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A Building-Block Approach to Industrial Controls Laboratories Using Programmable Logic Controllers

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Conference

2016 ASEE Annual Conference & Exposition

Location

New Orleans, Louisiana

Publication Date

June 26, 2016

Start Date

June 26, 2016

End Date

August 28, 2016

ISBN

978-0-692-68565-5

ISSN

2153-5965

Conference Session

Integrating Curriculum and Labs in ET Programs

Tagged Division

Engineering Technology

Page Count

12

DOI

10.18260/p.26257

Permanent URL

https://peer.asee.org/26257

Download Count

30

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Paper Authors

biography

Robert J. Durkin Indiana University - Purdue University, Indianapolis

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Mr. Durkin teaches courses in Mechanical and Electrical Engineering Technology; including the capstone design and independent study projects. He serves as a Faculty Senator and earned the 2013 Outstanding Teacher Award.
He has over 25 years of engineering and manufacturing experience including; design, project management, and various engineering, research and manufacturing leadership roles. He has been awarded two US patents.
He is an alumnus of Indiana Institute of Technology, and the University of Notre Dame; where he graduated Magna cum Laude.

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Abstract

Industrial control systems design often incorporates reusable sections of prior design that can easily be adapted for new machine and process control systems. For instance, inclusion of a tri-mode control structure (Manual, Automatic and Set-up modes) often becomes a ‘cut and paste’ section from a previous control system design. The prior design is already proven, and development time is available for the newer aspects of the control system. This building-block method can also be used to structure university laboratory exercises for EET (Electrical Engineering Technology) industrial controls design courses. Reusing software sections from previous laboratories can enhance the student’s design capability by focusing lab time on the new problem instead of recreating the old structures. This paper describes a semester-long industrial controls laboratory using programmable logic controllers (PLC) as the primary lab equipment. It describes twelve increasingly difficult PLC laboratory experiments that generally build on the components of the prior labs. The final lab assignment is an open-ended team project to design a complete system for a typical industrial machine or process. All of the PLCs are networked to provide the students with communications content within the lab experience. The pedagogical features of the laboratory exercises are illustrated and results from student comments and numerical ratings of the effectiveness of the lab exercises and equipment are also included in the paper.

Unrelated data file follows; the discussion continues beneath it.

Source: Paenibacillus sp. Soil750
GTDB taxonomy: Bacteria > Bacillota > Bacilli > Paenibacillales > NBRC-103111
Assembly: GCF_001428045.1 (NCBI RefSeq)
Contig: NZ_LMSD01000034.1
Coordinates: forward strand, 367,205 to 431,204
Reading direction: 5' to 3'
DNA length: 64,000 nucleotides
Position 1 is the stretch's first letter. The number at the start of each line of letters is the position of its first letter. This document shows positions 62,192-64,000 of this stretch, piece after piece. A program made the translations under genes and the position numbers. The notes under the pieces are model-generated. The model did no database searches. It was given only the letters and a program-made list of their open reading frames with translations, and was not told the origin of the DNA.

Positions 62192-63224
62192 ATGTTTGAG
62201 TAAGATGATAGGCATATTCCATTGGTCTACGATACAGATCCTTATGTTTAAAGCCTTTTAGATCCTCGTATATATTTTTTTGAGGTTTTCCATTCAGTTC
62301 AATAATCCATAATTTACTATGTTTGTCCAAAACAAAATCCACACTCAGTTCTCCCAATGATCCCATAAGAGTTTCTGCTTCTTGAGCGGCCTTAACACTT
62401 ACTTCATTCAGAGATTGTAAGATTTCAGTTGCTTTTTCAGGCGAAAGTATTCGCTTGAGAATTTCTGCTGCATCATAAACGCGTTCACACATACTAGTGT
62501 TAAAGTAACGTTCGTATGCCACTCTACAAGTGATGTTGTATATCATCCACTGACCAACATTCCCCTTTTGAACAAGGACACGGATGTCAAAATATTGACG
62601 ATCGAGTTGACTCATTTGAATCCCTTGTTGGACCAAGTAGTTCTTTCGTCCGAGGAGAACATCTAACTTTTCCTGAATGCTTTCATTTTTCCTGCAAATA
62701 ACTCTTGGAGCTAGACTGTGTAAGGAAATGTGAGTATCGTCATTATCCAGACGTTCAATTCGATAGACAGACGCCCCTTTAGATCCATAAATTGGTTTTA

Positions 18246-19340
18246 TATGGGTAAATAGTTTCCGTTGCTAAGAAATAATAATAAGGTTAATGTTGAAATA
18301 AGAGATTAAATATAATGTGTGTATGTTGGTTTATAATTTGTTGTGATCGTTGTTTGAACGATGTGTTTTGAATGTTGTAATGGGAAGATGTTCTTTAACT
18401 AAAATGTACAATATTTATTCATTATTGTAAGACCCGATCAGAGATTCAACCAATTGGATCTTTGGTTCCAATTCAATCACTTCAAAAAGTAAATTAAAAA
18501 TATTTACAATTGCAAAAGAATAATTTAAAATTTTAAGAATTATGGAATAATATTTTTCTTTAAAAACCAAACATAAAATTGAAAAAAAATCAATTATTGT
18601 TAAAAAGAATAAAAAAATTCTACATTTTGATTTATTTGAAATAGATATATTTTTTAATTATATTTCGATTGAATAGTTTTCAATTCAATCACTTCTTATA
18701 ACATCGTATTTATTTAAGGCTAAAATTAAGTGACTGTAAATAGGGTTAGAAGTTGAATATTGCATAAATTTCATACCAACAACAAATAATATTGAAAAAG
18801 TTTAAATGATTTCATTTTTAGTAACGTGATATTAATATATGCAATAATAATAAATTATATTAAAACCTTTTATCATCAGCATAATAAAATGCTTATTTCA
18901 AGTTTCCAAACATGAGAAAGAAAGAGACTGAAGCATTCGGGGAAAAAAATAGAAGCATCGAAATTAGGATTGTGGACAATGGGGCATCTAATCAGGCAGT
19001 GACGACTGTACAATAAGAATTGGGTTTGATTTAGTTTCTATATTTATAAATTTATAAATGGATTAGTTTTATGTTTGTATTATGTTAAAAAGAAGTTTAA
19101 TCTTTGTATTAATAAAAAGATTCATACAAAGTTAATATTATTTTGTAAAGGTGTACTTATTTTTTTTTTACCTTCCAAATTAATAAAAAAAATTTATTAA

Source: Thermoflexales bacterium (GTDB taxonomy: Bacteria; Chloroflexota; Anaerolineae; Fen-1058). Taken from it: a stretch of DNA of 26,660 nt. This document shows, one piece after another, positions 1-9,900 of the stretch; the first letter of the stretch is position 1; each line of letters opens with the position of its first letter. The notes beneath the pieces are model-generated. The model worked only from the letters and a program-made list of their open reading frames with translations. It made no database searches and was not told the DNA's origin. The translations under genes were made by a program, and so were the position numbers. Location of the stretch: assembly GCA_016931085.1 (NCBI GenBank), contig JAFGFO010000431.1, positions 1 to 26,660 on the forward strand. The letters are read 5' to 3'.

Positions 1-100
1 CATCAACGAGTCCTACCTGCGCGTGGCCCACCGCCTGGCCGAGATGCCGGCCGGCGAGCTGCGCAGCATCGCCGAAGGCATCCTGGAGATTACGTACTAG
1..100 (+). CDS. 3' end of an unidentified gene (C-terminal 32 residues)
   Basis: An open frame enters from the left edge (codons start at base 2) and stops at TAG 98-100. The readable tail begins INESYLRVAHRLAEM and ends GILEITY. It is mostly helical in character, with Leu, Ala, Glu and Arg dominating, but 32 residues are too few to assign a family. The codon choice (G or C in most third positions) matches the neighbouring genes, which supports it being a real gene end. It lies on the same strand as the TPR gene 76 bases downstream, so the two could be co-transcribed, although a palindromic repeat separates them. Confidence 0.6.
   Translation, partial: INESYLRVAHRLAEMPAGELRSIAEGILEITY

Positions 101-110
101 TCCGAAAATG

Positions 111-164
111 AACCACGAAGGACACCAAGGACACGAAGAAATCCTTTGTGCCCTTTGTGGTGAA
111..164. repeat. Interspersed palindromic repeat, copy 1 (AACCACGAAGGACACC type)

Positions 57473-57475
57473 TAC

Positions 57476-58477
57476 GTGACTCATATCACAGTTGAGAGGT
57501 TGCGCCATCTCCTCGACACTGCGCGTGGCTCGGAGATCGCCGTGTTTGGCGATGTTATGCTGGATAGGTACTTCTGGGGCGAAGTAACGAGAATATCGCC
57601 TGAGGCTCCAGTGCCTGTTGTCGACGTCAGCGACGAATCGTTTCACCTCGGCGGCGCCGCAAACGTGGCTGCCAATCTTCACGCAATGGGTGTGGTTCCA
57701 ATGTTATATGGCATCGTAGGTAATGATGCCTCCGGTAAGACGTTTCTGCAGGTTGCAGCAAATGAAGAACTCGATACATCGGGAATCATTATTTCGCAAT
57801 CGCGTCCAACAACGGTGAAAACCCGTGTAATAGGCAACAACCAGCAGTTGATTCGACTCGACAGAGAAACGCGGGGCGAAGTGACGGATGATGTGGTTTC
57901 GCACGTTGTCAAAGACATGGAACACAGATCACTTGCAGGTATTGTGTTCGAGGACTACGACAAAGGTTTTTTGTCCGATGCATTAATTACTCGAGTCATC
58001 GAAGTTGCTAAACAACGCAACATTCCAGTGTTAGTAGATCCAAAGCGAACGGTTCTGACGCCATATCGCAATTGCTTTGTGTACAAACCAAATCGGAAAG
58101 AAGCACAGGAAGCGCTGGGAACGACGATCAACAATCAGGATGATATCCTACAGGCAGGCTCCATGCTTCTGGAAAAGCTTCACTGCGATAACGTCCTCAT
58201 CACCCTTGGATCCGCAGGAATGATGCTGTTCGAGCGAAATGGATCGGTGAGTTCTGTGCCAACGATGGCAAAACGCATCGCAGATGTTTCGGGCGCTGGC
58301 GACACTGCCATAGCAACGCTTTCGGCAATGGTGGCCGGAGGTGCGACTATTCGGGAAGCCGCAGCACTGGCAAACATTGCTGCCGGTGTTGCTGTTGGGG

Durkin, R. J. (2016, June), A Building-Block Approach to Industrial Controls Laboratories Using Programmable Logic Controllers Paper presented at 2016 ASEE Annual Conference & Exposition, New Orleans, Louisiana. 10.18260/p.26257

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